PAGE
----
and ideas about this experience through reflection (creating the Canva infographic and

combining ideas, critically thinking, comparing perspectives with a partner). Lastly, a learner

will try out their understanding in a novel situation (presenting their infographics and article

content to a peer-audience). Kolb explains how these stages occur naturally, according to

Experiential Learning Theory. In spite of that, these stages can be more or less supported by

instructional design, instructors, and technology as I believe they are by this lesson (Spector,

2016).

A less predominant learning theory involved in this particular lesson is a Behavioral Learning

theory developed by Skinner (1954) known as the operant conditioning theory. One of the major

principles of this theory includes the notion that providing timely and informative feedback to

learners in critical (...as cited in Spector, 2016). Through the use of technology, this lesson is

able to provide prompt and meaningful feedback for learners. The Newsela quiz is graded

instantaneously to inform readers of their proficiency and reading comprehension. In addition, I

can score annotations through Newsela’s “grade” option where I can read through, comment on,

etc. student annotations and provide them with feedback and a numeric score. By using Canva,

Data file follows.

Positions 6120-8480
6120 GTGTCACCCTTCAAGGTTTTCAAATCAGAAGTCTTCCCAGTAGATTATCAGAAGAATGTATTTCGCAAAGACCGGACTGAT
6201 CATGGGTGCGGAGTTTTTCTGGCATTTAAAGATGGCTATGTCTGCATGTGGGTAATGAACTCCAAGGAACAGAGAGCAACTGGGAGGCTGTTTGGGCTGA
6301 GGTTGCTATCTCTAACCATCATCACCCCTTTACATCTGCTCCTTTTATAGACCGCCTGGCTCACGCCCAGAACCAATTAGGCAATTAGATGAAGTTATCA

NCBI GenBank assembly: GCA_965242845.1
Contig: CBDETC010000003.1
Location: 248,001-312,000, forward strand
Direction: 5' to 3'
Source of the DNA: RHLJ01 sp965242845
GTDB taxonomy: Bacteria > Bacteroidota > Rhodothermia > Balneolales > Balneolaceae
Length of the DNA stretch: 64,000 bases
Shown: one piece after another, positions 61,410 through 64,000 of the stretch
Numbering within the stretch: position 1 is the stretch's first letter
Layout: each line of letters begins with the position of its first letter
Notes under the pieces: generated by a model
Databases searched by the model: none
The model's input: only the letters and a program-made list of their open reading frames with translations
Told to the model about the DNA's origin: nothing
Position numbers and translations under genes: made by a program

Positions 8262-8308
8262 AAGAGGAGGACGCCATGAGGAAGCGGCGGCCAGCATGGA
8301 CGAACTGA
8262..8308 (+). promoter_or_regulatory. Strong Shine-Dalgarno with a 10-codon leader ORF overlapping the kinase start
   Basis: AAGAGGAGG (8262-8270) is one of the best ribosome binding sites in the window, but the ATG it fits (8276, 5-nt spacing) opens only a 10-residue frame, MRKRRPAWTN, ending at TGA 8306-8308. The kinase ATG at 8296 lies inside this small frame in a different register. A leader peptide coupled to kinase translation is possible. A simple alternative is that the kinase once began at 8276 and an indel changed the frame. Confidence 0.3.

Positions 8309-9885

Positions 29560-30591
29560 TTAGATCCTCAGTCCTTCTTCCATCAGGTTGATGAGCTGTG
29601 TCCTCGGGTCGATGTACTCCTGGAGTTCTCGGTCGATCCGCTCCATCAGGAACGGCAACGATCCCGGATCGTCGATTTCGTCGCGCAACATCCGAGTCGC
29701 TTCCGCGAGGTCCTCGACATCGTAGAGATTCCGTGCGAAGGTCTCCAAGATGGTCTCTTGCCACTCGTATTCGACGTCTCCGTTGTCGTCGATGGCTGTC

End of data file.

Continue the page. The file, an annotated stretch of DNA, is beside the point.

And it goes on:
students are able to present their learning in a multi-media format that makes the information
clear, concise and allows me to score them while they are presenting the content. This lesson

allows for timely and meaningful feedback for learners.

Learning Environment:

The equipment needed for this learning environment includes: Chromebooks, WiFi, Newsela

subscription/user log-in’s, Canva log-in’s, classroom. The budget is not relevant in this scenario.

Everything is covered by the school in terms of cost. The format for this lesson will be face-to-

face; students will always be in the classroom but are utilizing online resources and materials

while having face-to-face conversations and collaborative discussions. These resources support

learning and instruction by providing tools for students to work productively, efficiently, and

within a timely manner during a 2-hour block schedule class.

Integration Strategies: